Conclusion: a side-by-side test of Il2’s Corsair and Hellcat should be very interesting, and for both types.
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  #38  
Old 04-08-2013, 04:23 PM
Woke Up Dead Woke Up Dead is offline
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Quote:
Originally Posted by majorfailure View Post
The speed gauge in the F4U is in KNOTS
When flying 350 mph it should read around 300 knots.
I was going to ask the people complaining about the F4U's speed if they're flying with the airbrakes on, but this looks like the more likely (and less sarcastic) reason for their low readings.

I remember thinking "oooo, nice!" the first time I did a high speed turn while tracking a target in the F4U; so smooth. It's the best high-speed turner in the game in my opinion, all the other fast planes are more jumpy and nervous above 350mph.

The low-speed handling is not that bad either; I can definitely out-turn the 190 and even the less experienced 109 pilots, as long as they're in a G6 or later 109. You need to drop down to very low, landing-flap speed quickly and be very careful about detecting the stall; an FFB joystick probably helps here.

Japanese planes are another story, the N1K1 is a monster down low, and the Ki84 and J2M are tough anywhere. The Ki61 is slower and very delicate, and the tactics against the Zero are obvious.

Don't climb at speeds slower than 175mph, it makes a big difference in the climb rate. It does take long to get to its max level speed, but it you climb a bit and then dive to your desired altitude it will retain its speed for a long time.

If there is one similar plane to look at before looking at the F4U, it's definitely the F6F; now there's a slug. For every plane in the game I can think of at least a couple pilots who do well in it (including quite a few in the F4U), except for the Hellcat.
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  #39  
Old 04-08-2013, 06:35 PM
Black_Sage29 Black_Sage29 is offline
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I retested the corsair ok..in level flight I got to about 270mph. Might have gotten higher but didn't keep flying. Seems like the acceleration to get to that 270mph is really ..really slow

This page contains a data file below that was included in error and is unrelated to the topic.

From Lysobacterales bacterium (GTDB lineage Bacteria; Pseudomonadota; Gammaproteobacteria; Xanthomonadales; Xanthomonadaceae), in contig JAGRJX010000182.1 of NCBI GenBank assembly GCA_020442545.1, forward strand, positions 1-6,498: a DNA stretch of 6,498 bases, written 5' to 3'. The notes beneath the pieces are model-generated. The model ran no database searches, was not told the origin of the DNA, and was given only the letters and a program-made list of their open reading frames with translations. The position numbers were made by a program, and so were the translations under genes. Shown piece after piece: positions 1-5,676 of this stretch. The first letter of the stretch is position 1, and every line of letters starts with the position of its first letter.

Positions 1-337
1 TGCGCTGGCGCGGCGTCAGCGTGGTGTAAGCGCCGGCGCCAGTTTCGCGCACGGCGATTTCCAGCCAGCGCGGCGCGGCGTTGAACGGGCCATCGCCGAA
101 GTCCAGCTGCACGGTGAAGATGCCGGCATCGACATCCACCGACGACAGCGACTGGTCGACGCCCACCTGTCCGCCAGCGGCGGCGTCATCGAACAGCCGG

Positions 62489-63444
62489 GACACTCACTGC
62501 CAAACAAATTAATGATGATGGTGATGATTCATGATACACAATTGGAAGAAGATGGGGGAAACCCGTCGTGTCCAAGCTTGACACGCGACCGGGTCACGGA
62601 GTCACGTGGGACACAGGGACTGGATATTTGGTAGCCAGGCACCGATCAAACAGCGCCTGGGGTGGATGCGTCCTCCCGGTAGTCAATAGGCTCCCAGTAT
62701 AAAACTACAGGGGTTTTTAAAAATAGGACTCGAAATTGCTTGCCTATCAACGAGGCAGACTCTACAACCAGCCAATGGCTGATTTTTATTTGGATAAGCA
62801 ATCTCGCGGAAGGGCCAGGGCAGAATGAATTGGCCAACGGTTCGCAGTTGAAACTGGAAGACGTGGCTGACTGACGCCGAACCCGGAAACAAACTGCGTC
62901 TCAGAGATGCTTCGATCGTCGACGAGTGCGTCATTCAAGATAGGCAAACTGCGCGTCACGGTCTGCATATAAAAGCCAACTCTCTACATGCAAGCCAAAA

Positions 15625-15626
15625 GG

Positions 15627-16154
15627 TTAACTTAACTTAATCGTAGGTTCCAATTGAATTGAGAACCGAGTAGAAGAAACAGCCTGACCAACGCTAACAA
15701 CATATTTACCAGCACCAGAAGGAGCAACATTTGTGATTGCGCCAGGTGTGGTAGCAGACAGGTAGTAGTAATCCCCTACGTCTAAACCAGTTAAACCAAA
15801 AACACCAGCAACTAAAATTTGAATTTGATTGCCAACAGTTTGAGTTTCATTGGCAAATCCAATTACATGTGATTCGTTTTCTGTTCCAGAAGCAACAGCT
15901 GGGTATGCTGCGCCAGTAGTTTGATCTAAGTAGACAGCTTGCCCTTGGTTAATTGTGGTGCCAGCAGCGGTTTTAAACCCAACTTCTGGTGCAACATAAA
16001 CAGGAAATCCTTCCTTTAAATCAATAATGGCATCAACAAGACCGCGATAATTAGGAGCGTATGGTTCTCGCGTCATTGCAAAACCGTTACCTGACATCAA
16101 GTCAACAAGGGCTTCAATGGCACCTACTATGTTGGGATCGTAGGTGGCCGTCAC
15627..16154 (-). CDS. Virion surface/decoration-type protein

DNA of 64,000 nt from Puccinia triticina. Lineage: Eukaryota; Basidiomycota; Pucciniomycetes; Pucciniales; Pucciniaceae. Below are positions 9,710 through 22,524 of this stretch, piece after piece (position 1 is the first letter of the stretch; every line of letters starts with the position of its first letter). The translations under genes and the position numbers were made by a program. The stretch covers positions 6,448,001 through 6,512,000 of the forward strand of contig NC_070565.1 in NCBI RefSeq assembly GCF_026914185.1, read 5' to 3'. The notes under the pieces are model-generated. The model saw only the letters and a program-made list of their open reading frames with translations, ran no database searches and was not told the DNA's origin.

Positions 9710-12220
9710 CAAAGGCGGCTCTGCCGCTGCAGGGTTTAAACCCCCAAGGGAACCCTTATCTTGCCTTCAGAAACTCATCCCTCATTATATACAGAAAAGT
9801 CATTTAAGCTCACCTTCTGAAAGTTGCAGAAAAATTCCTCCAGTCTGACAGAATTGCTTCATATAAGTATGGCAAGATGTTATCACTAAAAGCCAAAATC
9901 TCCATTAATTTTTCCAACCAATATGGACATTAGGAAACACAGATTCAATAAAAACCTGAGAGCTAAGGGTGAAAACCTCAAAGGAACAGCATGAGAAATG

In F4U Corsair..as well as P-51, and P-47, I always grab energy by flying fast and high alts and just fight in the vertical.
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  #40  
Old 04-23-2013, 06:23 PM
horseback horseback is offline
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A quick impression that one gets from 'flying' late war US fighters in this game/sim is that they are all overweight buses; they may 'hit their numbers' eventually (well, except for the P-38 and the F6F), but they are uniformly sluggish and very hard to trim to level flight. And for Heaven's sake, don't ever change directions or it will take you several minutes to regain even a fraction of the speed you had. Compared to the late-war IJN and IJAAF fighters (the flight data for which is almost invariably 70 years old, and always reflect the factory fresh ideal that the historical record indicates was rarer than an honest military recruiter), they are at HUGE disadvantages.

We cannot know what the stick forces were on the Ki-84, we cannot find an appraisal of how much or how often you needed to trim the rudder of the N1K2 as speed varied, whether you needed to constantly fiddle with your radiator or mixture in the Ki 100 to keep from overheating or if the optimum prop pitch for all of these aircraft was always 3000rpm--all of which we do know and have in grossly exaggerated form with the late war US fighters.

Every time I hear that the Corsair was called the 'Ensign Eliminator' and uses that for justification for making it hard to fly and control, I want to puke. Isn't anyone else mystified that the Messerschmitt 109 is so much easier to take off and land in the game when it had a well-deserved reputation for being difficult to land or takeoff in any but the most ideal conditions? What about the P-40, another aircraft notorious for ground-looping if the pilot's attention wandered for a moment? Again, pretty easy to land and control compared to the US late-war fighters. These aircraft were never intended to land on a carrier in even a calm sea; that's a task a couple of orders of magnitude more difficult to accomplish, but US and British Naval aviators did it routinely in the Corsair in all kinds of sea states short of a typhoon.

The US Navy rejected the Mustang as a carrier aircraft because it was not sufficiently controllable at carrier landing speeds, and as for the Seafire...well, the RN lost many, many times more Seafires to landing accidents than to enemy action. Some of us would take that data as a clue that the Corsair was quite a bit more tractable than those aircraft, particularly at slower speeds (what? compared to the legendary Spitfire--which is what the wartime Seafire models were, with some modifications for hooks and so on). One should expect that the Corsair was overall, a more forgiving and less demanding aircraft than the Spitfire in most if not all regimes.

The issue is context; compared to their contemporaries, late war US fighters are depicted with painfully accuracy while their less documented contemporaries appear to be given the benefit of the doubt, even when the historical record shows the exact opposite.

cheers

horseback